Summary: If you're a fan of the original, classic Mumford and sons sound, or even a fan of the new-agey Wilder Mind sound, don't buy this album; buy the Guiding Light single. If you just want to support the guys as they burn every diehard fan they ever created, or you really love easy listening / smooth jazz or if you just need a nap, definitely pick up the new album.
Let's be fair, I am reviewing this album as a Mumford and Sons fan, not a music critic. Musically, the album is probably fine. But I am not a massive consumer of music in general, it is extremely rare that I can put an album on and listen to the whole thing straight through as I regularly do with Sigh No More and Babel. I considered myself a true Mumford and Sons fan. I fell for the guys hard, hearing their singles on the radio in Ireland before they even hit the airwaves here in the states. I've seen them in concert three times, even once post-Wilder-Mind. I stuck with the guys even after all my friends jumped ship during their "Coldplay" (Wilder Mind) phase. I was desperately hoping that Delta would at least harken back in some form to their roots. But such was not the case. They have taken the middle finger to their fans that was Wilder Mind and ramped it up to 11.
People are saying that Mumford and Sons are just experimenting because they need to "find their sound". They had a sound! It was distinctive, original, honest, and authentic. It was folk music done by true rockers. I could play literally any song from their first two albums and immediately feel the need to stand up, dance, stomp my feet, pound my fist, and scream the potent lyrics along with the boys. But they have chosen to abandon that sound for one that mimics any generic dental office waiting room music soundtrack. The songs have no hook, and create no desire to sing along.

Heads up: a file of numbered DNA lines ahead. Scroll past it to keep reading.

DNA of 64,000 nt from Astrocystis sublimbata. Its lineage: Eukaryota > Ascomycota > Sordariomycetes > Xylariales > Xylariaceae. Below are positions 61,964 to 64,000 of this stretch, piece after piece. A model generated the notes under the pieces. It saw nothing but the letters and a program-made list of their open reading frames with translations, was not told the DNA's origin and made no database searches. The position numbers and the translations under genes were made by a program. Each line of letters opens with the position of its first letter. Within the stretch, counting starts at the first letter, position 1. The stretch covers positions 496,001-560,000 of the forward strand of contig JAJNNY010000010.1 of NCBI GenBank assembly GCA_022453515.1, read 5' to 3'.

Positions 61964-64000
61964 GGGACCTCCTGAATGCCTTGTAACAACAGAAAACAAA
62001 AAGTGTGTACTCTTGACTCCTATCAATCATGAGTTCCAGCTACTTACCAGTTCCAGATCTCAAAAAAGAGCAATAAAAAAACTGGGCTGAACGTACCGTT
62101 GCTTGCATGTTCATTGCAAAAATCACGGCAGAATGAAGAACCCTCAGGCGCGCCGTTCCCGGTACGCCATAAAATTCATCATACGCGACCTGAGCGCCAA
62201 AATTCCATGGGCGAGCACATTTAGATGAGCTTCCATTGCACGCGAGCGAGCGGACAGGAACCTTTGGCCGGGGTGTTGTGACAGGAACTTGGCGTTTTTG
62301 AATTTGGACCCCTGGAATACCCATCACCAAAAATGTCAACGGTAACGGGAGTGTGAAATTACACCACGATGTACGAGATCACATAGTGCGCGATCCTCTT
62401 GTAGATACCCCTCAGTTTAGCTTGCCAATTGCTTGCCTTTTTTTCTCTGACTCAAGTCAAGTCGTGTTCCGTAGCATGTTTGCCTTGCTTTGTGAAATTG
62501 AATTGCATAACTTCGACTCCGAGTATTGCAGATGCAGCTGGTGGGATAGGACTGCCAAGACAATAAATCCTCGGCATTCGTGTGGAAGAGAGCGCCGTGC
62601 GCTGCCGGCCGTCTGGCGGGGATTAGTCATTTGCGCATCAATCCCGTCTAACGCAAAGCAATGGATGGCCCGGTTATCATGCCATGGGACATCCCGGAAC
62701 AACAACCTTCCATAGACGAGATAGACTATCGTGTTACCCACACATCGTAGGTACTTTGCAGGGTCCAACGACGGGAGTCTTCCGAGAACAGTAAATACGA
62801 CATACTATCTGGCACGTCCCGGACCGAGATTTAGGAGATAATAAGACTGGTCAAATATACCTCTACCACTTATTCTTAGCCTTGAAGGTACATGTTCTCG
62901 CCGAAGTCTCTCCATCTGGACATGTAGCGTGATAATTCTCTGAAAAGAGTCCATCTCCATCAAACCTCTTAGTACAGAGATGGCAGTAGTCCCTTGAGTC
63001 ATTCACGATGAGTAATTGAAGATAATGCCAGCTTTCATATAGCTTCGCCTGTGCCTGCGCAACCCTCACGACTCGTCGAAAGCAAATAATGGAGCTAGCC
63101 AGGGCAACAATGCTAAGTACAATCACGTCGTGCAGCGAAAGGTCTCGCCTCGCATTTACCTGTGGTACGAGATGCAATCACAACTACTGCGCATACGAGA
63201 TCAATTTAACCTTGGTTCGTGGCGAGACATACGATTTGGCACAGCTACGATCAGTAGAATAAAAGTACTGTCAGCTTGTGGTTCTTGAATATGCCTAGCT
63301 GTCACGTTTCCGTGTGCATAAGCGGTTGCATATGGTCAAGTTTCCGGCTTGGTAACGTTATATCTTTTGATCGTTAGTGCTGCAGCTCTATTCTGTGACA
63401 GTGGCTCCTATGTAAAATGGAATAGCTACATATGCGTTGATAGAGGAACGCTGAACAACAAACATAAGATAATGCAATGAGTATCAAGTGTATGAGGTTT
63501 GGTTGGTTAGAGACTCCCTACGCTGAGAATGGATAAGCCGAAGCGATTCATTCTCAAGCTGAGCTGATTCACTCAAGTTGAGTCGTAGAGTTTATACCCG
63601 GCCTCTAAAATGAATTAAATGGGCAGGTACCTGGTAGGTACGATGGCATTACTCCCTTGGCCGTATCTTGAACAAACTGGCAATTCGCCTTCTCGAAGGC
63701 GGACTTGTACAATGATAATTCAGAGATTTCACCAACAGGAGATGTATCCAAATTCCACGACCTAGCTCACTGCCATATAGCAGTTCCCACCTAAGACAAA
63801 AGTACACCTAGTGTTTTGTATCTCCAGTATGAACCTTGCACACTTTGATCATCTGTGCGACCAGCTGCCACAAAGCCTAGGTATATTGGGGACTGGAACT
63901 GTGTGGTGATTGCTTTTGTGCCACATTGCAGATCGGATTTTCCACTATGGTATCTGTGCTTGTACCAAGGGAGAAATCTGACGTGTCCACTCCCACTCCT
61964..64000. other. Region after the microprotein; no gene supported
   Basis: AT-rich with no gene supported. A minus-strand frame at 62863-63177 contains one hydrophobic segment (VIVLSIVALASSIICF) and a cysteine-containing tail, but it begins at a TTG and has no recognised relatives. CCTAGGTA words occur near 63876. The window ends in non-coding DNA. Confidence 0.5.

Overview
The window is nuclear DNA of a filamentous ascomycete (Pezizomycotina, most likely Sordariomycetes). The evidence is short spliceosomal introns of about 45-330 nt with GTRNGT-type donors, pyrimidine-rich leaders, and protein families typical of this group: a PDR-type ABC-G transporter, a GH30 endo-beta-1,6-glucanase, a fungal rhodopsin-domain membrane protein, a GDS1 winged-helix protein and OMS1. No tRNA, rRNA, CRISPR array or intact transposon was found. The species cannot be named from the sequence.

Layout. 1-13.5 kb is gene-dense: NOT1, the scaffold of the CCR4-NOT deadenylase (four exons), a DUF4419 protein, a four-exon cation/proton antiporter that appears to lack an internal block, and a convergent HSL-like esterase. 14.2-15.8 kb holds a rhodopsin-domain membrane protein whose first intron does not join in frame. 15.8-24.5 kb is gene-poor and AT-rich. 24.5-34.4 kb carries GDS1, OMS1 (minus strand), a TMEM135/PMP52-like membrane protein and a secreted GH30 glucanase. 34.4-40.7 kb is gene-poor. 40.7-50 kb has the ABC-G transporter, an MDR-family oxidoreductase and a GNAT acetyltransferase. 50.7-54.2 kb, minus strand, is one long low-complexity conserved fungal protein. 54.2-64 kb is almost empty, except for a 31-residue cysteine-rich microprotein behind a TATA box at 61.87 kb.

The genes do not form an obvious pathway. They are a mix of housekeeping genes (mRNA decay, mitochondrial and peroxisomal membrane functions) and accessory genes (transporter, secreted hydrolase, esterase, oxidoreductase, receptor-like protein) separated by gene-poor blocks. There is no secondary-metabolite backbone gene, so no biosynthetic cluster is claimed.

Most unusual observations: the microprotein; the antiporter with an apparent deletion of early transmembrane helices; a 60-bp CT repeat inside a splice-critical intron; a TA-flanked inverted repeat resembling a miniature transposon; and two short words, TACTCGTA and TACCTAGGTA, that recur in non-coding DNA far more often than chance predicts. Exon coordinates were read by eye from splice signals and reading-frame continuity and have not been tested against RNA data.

If you heard Guiding Light before Delta's release, it is not exemplary of the albums content. It is by far the most energetic song on the album and you'd believe that it was created circa Babel. The title song Delta, and Rose of Sharon attempt a small level of energy and could have been B-sides circa Wilder Mind. But if you're waiting for the rest of the slow songs to turn and suddenly ramp up into foot stompers, it doesn't ever happen. There are woefully few of the quintessential soul-filled group vocal moments in the album. It might as well be Marcus's debut solo album. And if you listen to the album straight through, you wouldn't guess that Marcus is celebrating the birth of a child. You'd think he was lamenting the loss of the longtime family dog. I was left with the sincere desire to track Marcus down and give him a large cup of coffee, or maybe a hug, something.
This is not the same group that was so beloved by so many for creating fun, energetic and rousing music. Bring back the kick drum, stand up bass, brass ensemble, and yes the banjo! I'm still a hardcore MaS fan, but that's not who created this album. I'll just have to pretend that the group actually broke up so that I don't keep hoping that they'll put out another of their classic folk-rock style albums. And if this is the music they're making going forward, they might as well break up because all of their worthwhile creations have already been made. If their goal was to fall into the nondescript Europop abyss, mission accomplished.
- Vinyl (16 November 2018)
- Original Release Date: 16 November 2018
- Number of Discs: 1
- Format: Import
- Label: GLASSNOTE
- ASIN: B07HGQ4NL9
- Other Editions: Audio CD | Vinyl | Accessory
- Average Customer Review: Be the first to review this item
- Amazon Bestsellers Rank: 11,702 in Music (See Top 100 in Music)